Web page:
Lab test: Packeteer iShaper is the new king of CIFS
Packeteer's combination WAN accelerator and traffic shaper is second to none in speed of CIFS transfers, and among the leaders in overall performance; however, the benefits of shared byte-level caching await the next release
FTP traffic is better in this release but still not up to the results posted by Riverbed. Compared to the results of last year's iShared test, iShaper has cut Packeteer's FTP times by more than half for both 128Kbps and T1 links. What is odd is that FTP performance is slower than CIFS performance using the very same test files and link speeds. A user would be better off copying the file via CIFS than FTP. The MAPI save attachment test also cut its time from last release in half, a very nice increase in speed. But as with FTP, Steelhead just edges out iShaper in MAPI performance.
Unlike Riverbed's byte- or segment-level caching, which is shared across all traffic, Packeteer's Wide Dictionary Compression (WDC) is isolated by traffic type. For example, if I copy a file using CIFS or NFS across the WAN, and then another user FTPs the same file via the same WAN circuit, the FTP does not receive any benefit of my previous file copy. Only on subsequent FTP copies will WDC come into play. Packeteer says this will change in the iShaper 4.0 release, due in Q3 2008, which will share byte-level caching across all traffic types.
Recently, both Cisco and Riverbed announced plans to host third-party applications on their appliances. Because of iShaper's Windows Storage Server foundation, it is already poised to provide branch offices with additional services without additional overhead. Services such as local file storage and application and printer sharing are all available as they would be on a Windows server.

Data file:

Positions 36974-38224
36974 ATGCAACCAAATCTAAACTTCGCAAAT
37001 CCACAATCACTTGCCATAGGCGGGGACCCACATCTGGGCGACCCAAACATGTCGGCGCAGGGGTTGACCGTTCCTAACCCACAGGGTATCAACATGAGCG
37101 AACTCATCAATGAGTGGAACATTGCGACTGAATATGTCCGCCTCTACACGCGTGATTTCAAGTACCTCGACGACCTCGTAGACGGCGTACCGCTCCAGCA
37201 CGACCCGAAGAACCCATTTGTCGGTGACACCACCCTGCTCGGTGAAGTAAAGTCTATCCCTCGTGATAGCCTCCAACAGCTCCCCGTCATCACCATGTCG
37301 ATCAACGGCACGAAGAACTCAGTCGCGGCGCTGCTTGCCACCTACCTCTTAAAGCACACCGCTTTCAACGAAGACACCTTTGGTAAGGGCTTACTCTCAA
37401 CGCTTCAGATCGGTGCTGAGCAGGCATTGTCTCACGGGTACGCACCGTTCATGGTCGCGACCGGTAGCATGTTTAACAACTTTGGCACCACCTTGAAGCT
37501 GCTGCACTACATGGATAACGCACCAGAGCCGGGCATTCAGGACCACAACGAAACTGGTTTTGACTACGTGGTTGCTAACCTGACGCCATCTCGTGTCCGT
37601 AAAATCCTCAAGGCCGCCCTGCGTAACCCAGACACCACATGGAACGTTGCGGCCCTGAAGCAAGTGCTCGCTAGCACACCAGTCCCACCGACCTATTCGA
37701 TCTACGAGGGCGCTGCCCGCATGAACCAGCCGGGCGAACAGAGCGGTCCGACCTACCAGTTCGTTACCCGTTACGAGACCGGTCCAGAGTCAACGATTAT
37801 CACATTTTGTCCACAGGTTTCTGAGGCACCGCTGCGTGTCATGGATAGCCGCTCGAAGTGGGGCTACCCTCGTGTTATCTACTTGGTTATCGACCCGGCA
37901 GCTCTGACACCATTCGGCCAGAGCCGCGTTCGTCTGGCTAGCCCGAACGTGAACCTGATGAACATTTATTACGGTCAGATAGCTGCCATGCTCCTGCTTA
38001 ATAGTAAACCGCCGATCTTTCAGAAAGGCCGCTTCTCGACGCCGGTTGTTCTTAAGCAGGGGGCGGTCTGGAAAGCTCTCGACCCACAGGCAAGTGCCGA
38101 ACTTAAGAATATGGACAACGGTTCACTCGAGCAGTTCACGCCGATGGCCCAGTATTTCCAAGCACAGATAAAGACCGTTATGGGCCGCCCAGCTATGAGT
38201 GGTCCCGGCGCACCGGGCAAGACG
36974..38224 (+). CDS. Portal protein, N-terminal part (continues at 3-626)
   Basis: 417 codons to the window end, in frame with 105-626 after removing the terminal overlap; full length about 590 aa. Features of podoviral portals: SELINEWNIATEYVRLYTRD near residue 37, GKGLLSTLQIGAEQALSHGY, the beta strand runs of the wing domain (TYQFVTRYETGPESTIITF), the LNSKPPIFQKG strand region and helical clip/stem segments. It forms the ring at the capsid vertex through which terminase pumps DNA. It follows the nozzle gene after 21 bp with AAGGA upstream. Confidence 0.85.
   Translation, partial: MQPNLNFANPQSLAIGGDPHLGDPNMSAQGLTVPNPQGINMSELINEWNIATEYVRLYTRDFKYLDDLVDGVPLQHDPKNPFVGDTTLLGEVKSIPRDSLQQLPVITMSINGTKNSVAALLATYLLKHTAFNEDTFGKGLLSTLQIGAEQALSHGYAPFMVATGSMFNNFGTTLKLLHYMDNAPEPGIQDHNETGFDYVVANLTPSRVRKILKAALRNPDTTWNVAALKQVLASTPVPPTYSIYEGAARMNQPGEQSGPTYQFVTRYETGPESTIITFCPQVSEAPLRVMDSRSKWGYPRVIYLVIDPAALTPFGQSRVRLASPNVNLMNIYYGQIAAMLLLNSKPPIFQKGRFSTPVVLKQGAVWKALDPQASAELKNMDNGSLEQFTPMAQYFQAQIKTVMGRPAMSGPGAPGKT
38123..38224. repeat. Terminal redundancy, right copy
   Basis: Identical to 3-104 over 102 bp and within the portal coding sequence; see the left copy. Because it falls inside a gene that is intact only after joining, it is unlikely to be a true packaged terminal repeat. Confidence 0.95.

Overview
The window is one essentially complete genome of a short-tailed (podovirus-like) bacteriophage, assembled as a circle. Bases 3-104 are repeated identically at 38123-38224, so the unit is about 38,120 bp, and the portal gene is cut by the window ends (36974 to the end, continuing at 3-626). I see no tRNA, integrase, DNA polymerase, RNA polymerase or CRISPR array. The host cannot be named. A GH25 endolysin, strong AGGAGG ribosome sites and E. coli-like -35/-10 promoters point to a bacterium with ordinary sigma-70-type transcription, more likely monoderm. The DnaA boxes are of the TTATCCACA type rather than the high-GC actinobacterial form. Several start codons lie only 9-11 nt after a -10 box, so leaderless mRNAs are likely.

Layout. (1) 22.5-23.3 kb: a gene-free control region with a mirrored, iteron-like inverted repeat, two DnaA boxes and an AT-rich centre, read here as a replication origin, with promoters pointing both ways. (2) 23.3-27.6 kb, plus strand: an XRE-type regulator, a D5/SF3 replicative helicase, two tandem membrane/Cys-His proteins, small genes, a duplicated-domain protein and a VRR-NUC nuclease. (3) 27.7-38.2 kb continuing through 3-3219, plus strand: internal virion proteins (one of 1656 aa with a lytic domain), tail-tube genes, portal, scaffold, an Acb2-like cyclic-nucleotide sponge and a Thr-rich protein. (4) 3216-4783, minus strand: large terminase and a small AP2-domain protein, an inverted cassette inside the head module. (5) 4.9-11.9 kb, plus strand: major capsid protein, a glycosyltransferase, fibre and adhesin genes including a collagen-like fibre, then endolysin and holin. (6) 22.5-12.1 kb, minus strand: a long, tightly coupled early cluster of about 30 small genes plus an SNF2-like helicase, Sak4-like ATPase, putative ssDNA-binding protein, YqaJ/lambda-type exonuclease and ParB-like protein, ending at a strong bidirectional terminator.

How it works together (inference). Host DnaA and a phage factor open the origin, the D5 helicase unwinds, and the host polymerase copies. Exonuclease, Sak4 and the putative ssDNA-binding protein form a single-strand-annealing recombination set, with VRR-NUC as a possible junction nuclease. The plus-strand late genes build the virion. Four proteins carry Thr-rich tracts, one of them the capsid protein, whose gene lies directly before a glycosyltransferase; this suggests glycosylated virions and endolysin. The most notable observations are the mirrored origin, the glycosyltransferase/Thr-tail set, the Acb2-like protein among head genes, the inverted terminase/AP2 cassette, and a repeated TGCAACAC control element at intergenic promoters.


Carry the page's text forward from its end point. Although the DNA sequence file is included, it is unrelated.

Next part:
Users of Packeteer's PacketShaper will be happy to know that there is a full implementation of it inside iShaper. All QoS and traffic prioritization tools are there, including application classification and policy enforcement. Traffic shaping takes place in both inbound and outbound directions and is not limited to "port only" classification. iShaper includes more than 600 application definitions to help correctly identify traffic passing through the device and apply the right shaping policy. Traffic moves first through the iShared optimization engine, and then on to PacketShaper, allowing for application specific optimizations and caching to take place before any shaping policies.
I tested the traffic shaping capabilities by creating a series of traffic flows through my appliance pair, and then firing off a unique protected traffic flow. The protected flow was guaranteed 50 percent of the available bandwidth and given a higher priority than the other traffic. In every case, my protected traffic (in this case, a VoIP call) passed through without any problems, even when the link was fully saturated.
One of the best things about iShaper is the single point of administration for both services. I found it relatively easy to navigate between shaping and optimization services from my browser, although the user interface is split into two distinct menu systems. Easy-to-understand dashboards and reports make real-time monitoring of both optimization and traffic flows quick and easy. The Link Utilization graph provides proof that iShaper is exceeding the rated capacity of the circuit; note the 252 percent increase in inbound traffic.